Can Eating Possibly Lead to a Breakthrough for Obesity and Eating Behaviors?

By Jessica Bombase, Recent Arizona State University Nutrition Student 

First off, for clarification lets break down some keywords that we will encounter in this article that will help us understand what is being discussed:

  • What are endorphins? A natural chemical in our bodies that binds to opioid receptors and is released in the brain to further assist in the perception of pain, and it affects emotions, as well.
  • Endogenous opioids: An opiate-like substance, such as an endorphin, produced by the body.
  • What is a PET? Positron emission tomography in where people are injected with a radioactive compound binding to their brain’s opioid receptors


Have you ever wondered if your food did more than just provide nutrients to your body? Well, it’s true, our food not only provides us with nutrients and satisfy us, but certain foods are known to release endorphins in our brain!

FACT! Opioid substances are known to be involved in pain perception as well as in the reward state!

A journal from the British Journal of Nutrition, “Functional Food Science and Behavior and Psychological Function” was written in 1998 and even then showed the same idea: a relationship involving the consuming of particular foods and the release of endogenous opioid responses that occur in the central nervous system. Matsummura et al (1982) has proven that when a person consumes a light meal it causes stimulation of gastric function in which correlates to the release as well as the increase in endorphin levels. This was a study that was focused on human subjects, not rats or mice. What we can gather from this finding done on human subjects is that endorphins, which are endogenous opioid substances, could be triggered by the consumption and digestion of food.

The release of endorphins being triggered by food was first noticed and studied in 1975. Studies on human and rat subjects continued to 1982 but seemed to come to halt until this year. Finnish researchers have actually revealed that this theory is true. Eating stimulates the brain’s endogenous opioid system to signal pleasure and satiety (Science Daily).

In the study, they noticed that eating pizza showed an increase in pleasure. On the other hand, consuming a nutritional drink did not. What was very interesting was that even though the nutritional drink didn’t produce feelings of pleasure, they both showed the release of endorphins in the brain.

Due to the fact that pleasure was only seen when consuming pizza but both pizza and the nutritional beverage resulted in the releasing of opioids, it is likely that opioid release is a separate process from the pleasure feeling. Obesity and overeating are two other topics that coincide with the release of opioids. Since opioids regulate eating and appetite as well, the study that was conducted could possibly help the obesity dilemma/crisis as well as other bad eating behaviors.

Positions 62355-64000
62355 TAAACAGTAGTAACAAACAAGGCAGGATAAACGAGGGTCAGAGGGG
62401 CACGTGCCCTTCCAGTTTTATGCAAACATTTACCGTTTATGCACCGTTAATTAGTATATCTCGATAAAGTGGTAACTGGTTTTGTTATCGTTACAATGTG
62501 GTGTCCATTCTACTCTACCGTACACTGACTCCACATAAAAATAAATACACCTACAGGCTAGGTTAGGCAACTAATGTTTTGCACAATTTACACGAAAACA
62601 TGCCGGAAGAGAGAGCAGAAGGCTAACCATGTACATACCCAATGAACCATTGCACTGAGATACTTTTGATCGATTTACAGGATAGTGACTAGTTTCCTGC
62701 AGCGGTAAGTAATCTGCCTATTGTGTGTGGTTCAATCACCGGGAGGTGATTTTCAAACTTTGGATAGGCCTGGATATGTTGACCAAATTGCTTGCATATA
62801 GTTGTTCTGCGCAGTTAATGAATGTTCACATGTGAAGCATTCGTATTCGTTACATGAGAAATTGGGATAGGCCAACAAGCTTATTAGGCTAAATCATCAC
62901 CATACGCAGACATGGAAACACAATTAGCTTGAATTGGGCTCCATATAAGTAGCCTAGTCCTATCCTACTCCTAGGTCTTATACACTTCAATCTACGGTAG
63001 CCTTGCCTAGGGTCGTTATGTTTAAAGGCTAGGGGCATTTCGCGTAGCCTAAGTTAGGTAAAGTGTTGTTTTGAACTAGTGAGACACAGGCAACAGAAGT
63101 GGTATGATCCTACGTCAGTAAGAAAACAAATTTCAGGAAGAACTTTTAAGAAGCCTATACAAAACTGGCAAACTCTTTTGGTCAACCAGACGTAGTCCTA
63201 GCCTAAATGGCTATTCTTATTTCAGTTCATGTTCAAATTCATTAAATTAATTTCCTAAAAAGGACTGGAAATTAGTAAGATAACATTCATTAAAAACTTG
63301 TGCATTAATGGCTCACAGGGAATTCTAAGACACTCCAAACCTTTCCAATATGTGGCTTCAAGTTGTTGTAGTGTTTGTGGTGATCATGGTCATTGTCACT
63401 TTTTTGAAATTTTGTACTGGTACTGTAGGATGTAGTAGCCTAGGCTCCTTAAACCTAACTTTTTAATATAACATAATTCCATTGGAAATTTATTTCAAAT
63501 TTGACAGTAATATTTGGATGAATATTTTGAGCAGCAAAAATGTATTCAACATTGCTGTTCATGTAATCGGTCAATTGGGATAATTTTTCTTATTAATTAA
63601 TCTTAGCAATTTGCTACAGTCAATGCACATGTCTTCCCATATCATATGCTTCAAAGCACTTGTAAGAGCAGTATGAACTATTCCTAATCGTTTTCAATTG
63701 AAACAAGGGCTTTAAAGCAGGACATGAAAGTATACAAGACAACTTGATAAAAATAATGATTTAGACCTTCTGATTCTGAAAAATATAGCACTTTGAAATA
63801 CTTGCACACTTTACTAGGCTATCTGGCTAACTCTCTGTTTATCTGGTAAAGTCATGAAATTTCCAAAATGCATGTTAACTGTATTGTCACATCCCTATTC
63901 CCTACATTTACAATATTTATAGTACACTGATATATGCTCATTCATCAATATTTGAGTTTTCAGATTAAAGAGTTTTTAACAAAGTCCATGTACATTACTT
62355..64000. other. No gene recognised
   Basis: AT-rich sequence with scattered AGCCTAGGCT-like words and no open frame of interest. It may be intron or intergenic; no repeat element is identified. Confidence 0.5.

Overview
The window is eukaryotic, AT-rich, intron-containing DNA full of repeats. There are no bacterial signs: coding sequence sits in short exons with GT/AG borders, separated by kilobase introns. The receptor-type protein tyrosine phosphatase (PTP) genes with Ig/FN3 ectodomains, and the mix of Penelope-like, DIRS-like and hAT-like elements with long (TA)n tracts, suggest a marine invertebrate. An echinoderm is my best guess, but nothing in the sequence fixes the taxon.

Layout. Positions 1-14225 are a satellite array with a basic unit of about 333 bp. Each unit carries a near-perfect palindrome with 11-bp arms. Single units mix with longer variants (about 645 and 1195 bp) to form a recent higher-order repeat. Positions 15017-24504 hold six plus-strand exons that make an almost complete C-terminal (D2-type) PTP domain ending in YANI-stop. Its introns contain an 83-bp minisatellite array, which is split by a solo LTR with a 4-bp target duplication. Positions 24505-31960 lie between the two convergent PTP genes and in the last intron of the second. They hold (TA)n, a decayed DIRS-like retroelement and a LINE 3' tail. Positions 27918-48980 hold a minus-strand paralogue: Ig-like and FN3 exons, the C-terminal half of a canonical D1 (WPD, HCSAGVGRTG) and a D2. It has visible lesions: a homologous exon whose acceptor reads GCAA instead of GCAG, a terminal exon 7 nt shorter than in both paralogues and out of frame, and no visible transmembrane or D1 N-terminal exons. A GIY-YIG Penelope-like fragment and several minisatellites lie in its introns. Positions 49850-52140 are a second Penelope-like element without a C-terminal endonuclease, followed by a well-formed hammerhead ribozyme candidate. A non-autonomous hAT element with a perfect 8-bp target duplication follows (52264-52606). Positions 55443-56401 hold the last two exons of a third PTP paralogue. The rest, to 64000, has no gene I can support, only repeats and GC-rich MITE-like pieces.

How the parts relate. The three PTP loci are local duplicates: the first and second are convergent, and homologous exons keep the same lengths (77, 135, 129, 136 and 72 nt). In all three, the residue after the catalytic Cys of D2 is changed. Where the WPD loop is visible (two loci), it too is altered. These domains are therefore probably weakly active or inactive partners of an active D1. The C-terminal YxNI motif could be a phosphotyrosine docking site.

Since the results from the positron emission tomography (PET) showed that the nutritional drink had a significant amount more endorphins released than the pizza, this then provides the basis/ start of future findings to possibly control overeating (linked to obesity) along with neurological disorders that affect similar behaviors.



Bellisle, F., Blundel, J. E., Dye, L., Fantino, M., Fern, E., Fletcher, R. J., . . . Westerterp-Plantenga, M. S. (1998). Functional food science and behavior and psychological functions [Abstract]. British Journal of Nutrition. Retrieved September 23, 2017, from


Eating triggers endorphin release in the brain — ScienceDaily. (2017, August 28). Retrieved from


endorphin. (n.d.) American Heritage® Dictionary of the English Language, Fifth Edition. (2011). Retrieved September 23 2017 from


endogenous opioid. (n.d.) Mosby’s Medical Dictionary, 8th edition. (2009). Retrieved September 23 2017 from


Matsumura, M., Fukuda, N., Saito, S., & Mori, H. (1982). Effect of a test meal, duodenal acidification, and tetragastrin on the plasma concentration of β-endorphin-like immunoreactivity in man. Regulatory Peptides4(4), 173-181. doi:10.1016/0167-0115(82)90109-4



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